With the ongoing debate over guns I have to ask this:
How do background checks and prohibitions on various weapons protect me when the bad guys don’t follow the law?
Now I am probably the kind of person who feels more comfortable with the police carrying the guns. But the problem is that police ninety nine percent of the time do not stop crime but instead respond to it after the fact. And that is not necessarily a criticism of the police. That is just the way it is.
I do feel that a higher police presence would help. I actually don’t see anything wrong with a cop on every corner. But police should not be just in cruisers but on the pavement too, pounding a beat. This would especially be helpful in urban areas. The police should not be just responding to crimes or issuing traffic citations but also be there to assist the public in various matters (and I know they do at times. Once many decades ago I ran out of gas on the freeway and went walking many miles to a service station. When I got there I spotted a Highway Patrol car and told the officer of my plight. He gave me a ride back. When I told him I had my wife and two daughters in the car, and it was nighttime, he looked horrified and said: “you can‘t leave them out there!” What could I have done? But I was thankful for his assistance and his concern.).
But cutting public safety budgets has been all the rage in our economic environment, and over-generous and highly unrealistic public employee pension plans and early retirement have not helped the situation. But you would think that public safety would be a priority.
Back to guns. I am in general a supporter of the Second Amendment, even if I have questions as to its exact meaning, what with the confusing wordage about a well-regulated militia. But from the rash of violent gun incidents we have had recently (actually I guess they are ongoing) and the plethora of instances of out-and-out idiocy of some gun owners — accidentally shooting them off at gun shows and a guy recently shot his friend to death by firing a gun at him (he thought it had blanks?) to scare the hiccups out of him — it is apparent that there needs to be some kind of control in the interests of public safety. And what about that nutcase the other day shooting the death a school bus driver and kidnapping a little kid? And the list of violence goes on.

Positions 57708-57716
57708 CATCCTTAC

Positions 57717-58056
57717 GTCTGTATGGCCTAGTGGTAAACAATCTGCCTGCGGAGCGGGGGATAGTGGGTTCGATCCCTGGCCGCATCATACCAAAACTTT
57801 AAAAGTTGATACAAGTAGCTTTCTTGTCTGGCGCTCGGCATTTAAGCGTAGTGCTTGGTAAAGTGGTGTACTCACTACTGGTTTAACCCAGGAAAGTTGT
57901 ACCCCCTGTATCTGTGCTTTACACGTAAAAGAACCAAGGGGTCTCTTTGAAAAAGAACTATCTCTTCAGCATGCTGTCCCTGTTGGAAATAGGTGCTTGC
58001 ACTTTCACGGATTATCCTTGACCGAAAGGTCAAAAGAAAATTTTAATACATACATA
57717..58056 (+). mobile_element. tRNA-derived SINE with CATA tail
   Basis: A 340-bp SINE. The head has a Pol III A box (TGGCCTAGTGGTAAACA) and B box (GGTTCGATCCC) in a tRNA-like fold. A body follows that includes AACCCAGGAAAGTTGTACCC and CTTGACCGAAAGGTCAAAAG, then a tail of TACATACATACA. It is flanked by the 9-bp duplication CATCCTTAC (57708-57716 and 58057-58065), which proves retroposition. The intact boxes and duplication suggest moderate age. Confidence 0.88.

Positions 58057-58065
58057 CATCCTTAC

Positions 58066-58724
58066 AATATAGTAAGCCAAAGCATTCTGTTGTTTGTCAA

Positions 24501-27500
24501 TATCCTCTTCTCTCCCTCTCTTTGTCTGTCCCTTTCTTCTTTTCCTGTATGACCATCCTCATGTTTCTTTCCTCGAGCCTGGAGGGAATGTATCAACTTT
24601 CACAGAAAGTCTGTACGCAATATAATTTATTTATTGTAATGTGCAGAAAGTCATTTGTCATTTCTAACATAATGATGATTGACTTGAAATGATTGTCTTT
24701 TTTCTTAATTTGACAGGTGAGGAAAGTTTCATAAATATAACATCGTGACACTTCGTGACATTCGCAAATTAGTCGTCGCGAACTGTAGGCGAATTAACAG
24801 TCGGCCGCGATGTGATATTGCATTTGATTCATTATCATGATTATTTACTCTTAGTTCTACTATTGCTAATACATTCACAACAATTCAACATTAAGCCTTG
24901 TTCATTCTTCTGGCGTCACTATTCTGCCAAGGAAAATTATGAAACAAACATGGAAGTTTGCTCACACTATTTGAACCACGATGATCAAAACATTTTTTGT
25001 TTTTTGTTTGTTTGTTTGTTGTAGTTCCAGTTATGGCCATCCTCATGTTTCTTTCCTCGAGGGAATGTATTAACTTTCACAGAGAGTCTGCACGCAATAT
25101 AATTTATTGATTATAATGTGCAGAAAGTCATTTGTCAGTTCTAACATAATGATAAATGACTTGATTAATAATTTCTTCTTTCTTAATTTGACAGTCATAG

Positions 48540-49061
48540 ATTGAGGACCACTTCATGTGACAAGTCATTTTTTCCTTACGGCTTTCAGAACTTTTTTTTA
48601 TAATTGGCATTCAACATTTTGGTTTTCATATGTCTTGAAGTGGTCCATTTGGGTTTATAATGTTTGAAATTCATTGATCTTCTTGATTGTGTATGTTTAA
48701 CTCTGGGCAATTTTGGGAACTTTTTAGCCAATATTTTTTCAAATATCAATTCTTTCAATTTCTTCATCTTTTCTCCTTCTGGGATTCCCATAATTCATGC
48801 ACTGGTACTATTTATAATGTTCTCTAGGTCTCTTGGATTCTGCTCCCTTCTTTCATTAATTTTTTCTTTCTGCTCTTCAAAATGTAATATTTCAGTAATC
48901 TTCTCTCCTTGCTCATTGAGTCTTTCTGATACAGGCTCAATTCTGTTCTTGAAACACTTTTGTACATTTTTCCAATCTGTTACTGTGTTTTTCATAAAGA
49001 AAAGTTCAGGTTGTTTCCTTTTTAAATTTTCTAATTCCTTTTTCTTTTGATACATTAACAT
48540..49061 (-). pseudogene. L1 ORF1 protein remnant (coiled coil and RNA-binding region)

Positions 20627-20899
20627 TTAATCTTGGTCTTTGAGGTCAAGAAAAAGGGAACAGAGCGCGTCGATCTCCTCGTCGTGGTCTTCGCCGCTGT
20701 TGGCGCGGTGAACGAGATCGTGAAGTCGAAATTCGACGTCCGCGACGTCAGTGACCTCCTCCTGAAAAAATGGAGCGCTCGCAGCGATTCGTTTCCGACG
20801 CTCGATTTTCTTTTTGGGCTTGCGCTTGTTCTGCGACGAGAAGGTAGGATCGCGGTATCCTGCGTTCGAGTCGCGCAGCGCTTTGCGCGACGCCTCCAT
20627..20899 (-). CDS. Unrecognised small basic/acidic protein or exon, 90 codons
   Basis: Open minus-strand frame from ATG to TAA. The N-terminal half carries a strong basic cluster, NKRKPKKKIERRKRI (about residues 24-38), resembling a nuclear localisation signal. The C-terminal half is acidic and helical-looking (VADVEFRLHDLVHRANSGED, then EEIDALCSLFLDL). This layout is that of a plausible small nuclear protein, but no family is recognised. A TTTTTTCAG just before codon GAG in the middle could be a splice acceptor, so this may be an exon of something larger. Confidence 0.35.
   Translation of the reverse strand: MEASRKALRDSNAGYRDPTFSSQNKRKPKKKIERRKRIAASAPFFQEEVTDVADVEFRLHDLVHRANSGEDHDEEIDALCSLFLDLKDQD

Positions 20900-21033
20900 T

But the gun culture seems ingrained in our society. I was driving on Interstate 15 recently toward Las Vegas and I saw a billboard inviting people to shoot assault rifles at some tourist spot there. And here is a vignette out of the gun-toting red neck world:
I’m in this truck stop using a restroom stall (sorry for this detail but it is part of the story here). I can’t help but hear from the stall next to me noise apparently coming out of a cell phone. Yakaty yak, yak, yak came the female voice and it went on for some time and the person on the other side of the partition said nary a word for the longest time, but he finally said, “uh, huh”. Then he asked the person where she was and explained that he needed her to go into the bedroom and find a receipt on the nightstand for the “nine millimeter”. I took that to mean something like a 9mm Glock pistol (or even a 9mm Walther, hey that’s my name, Walther that is) or something (actually I had originally planned to use this in a post on the disgusting habit of using the cell phone in the restroom that I have noticed in recent years).
While I am not so hot on the idea of every man and woman toting a gun, I have to consider that as long as the police cannot prevent armed thugs from roaming the streets and indiscriminatingly shooting at each other with innocents, including children sleeping in their beds, getting caught in the crossfire — well sometimes they actually purposely shoot into homes — then how can we prohibit citizens from protecting themselves, even if they are just as likely to get shot by their own guns?
I’m not sure there is any justification for a citizen to have a military style assault rifle, but we are all vulnerable to those bad guys who have them and who can protect us?
It is almost a problem that defies solution in a free society.
In an effort to deflect the talk away from gun control I think the NRA has suggested the problem is a culture of violence. In that I think they may be on to something. But what to do.